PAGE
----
Here’s one of the most important questions you can ask: When to start visiting colleges? 

You may have no earthly idea when you should start. Should you get a jump start freshman year in high school? Is that crazy? Too early? Or should you wait till junior year? Is that too late?

I think junior year is the best time to visit campuses, but I also like to see visits throughout high school, not just trying to cram it all in junior year! I spent 12 years in college admission and I also trained our admission tour guides, so I saw many families zip in and out during the spring.

Let’s walk through the timing of college visits, its importance, the ideal time of year to go on a college visit and a whole host of other things to consider.

Importance of College Visits

You know college visits are important, but what might be trickier is what you’re looking for. In my opinion, you’re looking for two important things: 

  • Campus atmosphere: How does your student feel when he or she is on campus? Comfortable? Stressed? Challenged? While it sounds nebulous, a “feeling” can help guide your child to the right choice for them. The campus atmosphere, understanding campus life, and getting a feel for the friendliness of people counts for a lot in making a final decision.
  • Information about the campus: Aside from “feelings,” you’ll also scope out facts about the campus itself: student-to-faculty ratio, required courses, programs and majors (like considering the pros and cons of being a financial advisor by investing smart or becoming a teacher due to your love of kindergarteners), research opportunities, housing, dining, safety, facilities, costs, location, admission requirements and more.

When should you start visiting colleges? The time of year you visit and the timing of your visit can affect those two things.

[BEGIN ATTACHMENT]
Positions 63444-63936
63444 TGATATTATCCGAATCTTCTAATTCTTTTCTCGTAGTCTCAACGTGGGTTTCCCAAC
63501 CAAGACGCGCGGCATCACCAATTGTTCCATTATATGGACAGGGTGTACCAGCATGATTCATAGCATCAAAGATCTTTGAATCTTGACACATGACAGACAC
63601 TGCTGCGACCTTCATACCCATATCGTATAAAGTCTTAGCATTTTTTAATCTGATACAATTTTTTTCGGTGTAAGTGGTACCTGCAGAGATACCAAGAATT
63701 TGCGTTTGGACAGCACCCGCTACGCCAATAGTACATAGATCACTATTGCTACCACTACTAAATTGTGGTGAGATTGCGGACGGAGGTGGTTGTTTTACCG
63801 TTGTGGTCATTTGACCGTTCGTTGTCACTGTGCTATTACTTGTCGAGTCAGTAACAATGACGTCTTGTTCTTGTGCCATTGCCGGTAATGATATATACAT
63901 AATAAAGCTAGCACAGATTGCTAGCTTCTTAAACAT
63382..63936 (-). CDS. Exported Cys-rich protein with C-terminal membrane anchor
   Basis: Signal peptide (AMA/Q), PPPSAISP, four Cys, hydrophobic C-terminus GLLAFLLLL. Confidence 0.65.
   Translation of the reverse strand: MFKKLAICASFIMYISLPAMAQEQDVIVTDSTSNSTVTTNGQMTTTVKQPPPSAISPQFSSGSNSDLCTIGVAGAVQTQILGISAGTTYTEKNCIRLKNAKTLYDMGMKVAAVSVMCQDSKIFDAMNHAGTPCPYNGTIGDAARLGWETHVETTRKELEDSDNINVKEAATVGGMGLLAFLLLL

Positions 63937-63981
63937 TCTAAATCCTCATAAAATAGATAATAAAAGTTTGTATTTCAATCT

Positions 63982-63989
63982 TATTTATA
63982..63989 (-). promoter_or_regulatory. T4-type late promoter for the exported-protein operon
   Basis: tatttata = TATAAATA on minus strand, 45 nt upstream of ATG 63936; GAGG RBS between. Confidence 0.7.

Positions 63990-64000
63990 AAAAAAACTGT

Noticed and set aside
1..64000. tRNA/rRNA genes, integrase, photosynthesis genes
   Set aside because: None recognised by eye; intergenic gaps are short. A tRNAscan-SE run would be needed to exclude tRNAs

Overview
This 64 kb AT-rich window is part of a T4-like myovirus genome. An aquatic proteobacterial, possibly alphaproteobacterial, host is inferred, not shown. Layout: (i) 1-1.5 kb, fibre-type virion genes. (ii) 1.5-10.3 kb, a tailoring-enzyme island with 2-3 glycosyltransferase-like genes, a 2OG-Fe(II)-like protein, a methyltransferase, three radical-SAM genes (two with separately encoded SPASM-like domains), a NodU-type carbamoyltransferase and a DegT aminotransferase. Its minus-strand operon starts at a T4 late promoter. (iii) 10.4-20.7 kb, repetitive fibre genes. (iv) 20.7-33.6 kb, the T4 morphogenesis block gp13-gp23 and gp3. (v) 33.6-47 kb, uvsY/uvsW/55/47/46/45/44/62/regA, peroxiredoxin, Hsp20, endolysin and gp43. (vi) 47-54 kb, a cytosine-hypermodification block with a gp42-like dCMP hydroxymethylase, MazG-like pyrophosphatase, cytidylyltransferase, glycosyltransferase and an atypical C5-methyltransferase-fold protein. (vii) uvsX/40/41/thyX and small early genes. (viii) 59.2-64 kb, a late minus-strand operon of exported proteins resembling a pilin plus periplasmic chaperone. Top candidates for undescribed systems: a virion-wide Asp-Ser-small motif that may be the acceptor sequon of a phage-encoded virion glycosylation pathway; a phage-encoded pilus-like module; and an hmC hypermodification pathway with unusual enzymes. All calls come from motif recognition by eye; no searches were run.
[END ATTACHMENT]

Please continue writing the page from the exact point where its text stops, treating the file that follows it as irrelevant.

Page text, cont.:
Ideal Year in School to Start Visiting Colleges

Let’s go through the pros and cons of visiting colleges throughout high school. There are pros and cons to visiting colleges throughout each year of high school, and it’s important to recognize the benefits of visiting colleges freshman through senior year! 

Learn more: Once you understand when to start college visits, learn how to set up a college visit.

Freshman and Sophomore Years

Let’s take a look at the pros and cons of visiting colleges in the early stages of high school for your student. 

  • Pros: You can help your child get early exposure to college and can start envisioning what the process will look like. 
  • Cons: Your child might change their interests and goals over the next three years, so any interest in the initial colleges and universities might fade away. Your child may also not be mature enough to understand the benefits of visiting colleges at an early age, but that depends on the individual. It’s a good idea to consider whether your child can handle college visits this early in high school.

Junior Year

Junior year is the optimal time to visit colleges if you’re asking, “College visits when to start?” because students have more defined interests and goals. However, there are some pros and cons:

  • Pros: Juniors typically have defined goals and interests at this point in high school and can usually articulate some ideas of what they might want in a college and also what they might enjoy doing for a career. Visiting during junior year also gives them plenty of time to visit colleges, because they can do it over the summer and during senior year as well.
  • Cons: Juniors are usually busy this year in high school, so it might be a challenge to find a time to visit. They might also have a limited perspective on majors at this point (or change their minds often!). Some students may also feel early pressure to make decisions about where they want to attend college, which is unnecessary at this stage.

Senior Year

Senior year offers final opportunities to visit before applying to colleges. You can usually take advantage of specific events for accepted students, which can also help with finalizing decisions if necessary.

  • Pros: The largest benefit of visiting colleges during senior year is that your child is the closest they’ll ever be to knowing their major interests. That makes visits worth the wait, because they’ll be more zoned in and clued into what they want. 
  • Cons: The major downside is that there is so much going on during senior year, between college applications, homework, senior year activities, athletics — the list goes on. Squeezing in college visits may seem next to impossible.

Ideal Time of Year to Visit Colleges

Some families overlook time of year when trying to figure out when is a good time to start visiting colleges. If they have an open day in January, they say, “Let’s go!” But trust me, visiting a college during a snowstorm will color your student’s experience forever. I remember a student from Florida visiting when the temps were in the negative digits on our campus — he never came back. (But then again, it gave him an idea of what it would look like to live on campus during the winter months, so we weren’t hiding anything from him!)